Marinez was part of Oakland’s 2012 J2 class, and though he has been a two-way player in the past, he was used exclusively as in infielder the last six years. An underwhelming performer both offensively and defensively, Marinez showed an inability to refine his approach, and he’s struggled hitting with any power or getting on base. The one tool that has consistently impressed has been his cannon of an arm from the hot corner. After a rocky 2018 campaign that also saw Marinez serve an 80-game suspension for a banned substance, the A’s began transitioning him to the bullpen during instructs.
On the mound, Marinez showcases a big fastball and easy arm-action, though the overall mechanics are raw. Delivering the ball out of a low three-quarters slot, he has poor extension and hip/shoulder separation, causing him to fly open early and have issues finishing on-line after release. The fastball could be a plus pitch, sitting between 94-to-96 mph (touching 98) with late armside life. Despite the raw mechanics, Marinez showed solid fastball command, with his misses mostly to his gloveside. His curveball sits between 79-to-81 mph with sharp 12-to-6 bite. Given his limited time on the mound, Marinez’ ability to both land his breaking ball and bury it for chases is impressive. The changeup is his least developed pitch, sitting 87-to-89 mph with inconsistent armspeed. There’s a chance Marinez naturally will improve his third pitch as his mechanics iron out with more time spent working as a pitcher.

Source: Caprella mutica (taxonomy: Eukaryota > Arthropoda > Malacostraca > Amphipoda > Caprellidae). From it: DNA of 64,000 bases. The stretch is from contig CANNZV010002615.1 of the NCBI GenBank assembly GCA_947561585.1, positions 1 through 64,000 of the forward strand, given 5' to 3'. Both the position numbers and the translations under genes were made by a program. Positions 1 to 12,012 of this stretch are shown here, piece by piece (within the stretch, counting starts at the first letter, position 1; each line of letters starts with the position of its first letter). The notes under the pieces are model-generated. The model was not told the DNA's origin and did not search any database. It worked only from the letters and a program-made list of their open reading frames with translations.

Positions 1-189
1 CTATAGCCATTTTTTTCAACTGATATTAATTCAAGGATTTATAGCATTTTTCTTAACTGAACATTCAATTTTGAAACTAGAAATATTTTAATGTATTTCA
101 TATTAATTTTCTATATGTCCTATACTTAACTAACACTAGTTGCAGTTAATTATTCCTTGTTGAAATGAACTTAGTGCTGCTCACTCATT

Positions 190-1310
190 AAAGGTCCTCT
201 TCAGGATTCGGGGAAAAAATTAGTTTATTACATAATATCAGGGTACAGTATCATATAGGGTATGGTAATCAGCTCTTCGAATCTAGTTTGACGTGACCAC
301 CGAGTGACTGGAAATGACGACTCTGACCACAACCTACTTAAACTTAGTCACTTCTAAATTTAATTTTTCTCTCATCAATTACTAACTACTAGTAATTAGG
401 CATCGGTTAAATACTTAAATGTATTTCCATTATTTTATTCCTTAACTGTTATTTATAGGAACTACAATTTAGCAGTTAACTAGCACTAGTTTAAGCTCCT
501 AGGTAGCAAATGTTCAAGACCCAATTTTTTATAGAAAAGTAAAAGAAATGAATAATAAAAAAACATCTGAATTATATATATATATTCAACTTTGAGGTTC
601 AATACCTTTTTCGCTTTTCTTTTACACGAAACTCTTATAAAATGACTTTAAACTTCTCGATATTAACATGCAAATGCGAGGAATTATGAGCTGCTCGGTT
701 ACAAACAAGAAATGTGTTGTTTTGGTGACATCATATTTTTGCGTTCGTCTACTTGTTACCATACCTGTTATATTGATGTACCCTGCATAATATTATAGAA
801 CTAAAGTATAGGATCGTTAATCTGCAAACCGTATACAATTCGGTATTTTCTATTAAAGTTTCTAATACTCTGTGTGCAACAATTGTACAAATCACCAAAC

It appears as though Oakland has moved Marinez to the mound full-time, and he’ll be an interesting name to follow in 2019. He’s the definition of a high-risk prospect with tons of variance as to how the pitching experiment will finish. That said, if he can clean up his delivery and refine smaller aspects of his repertoire, the upside is a serviceable big league ‘pen piece with a fastball/curveball combo that misses bats.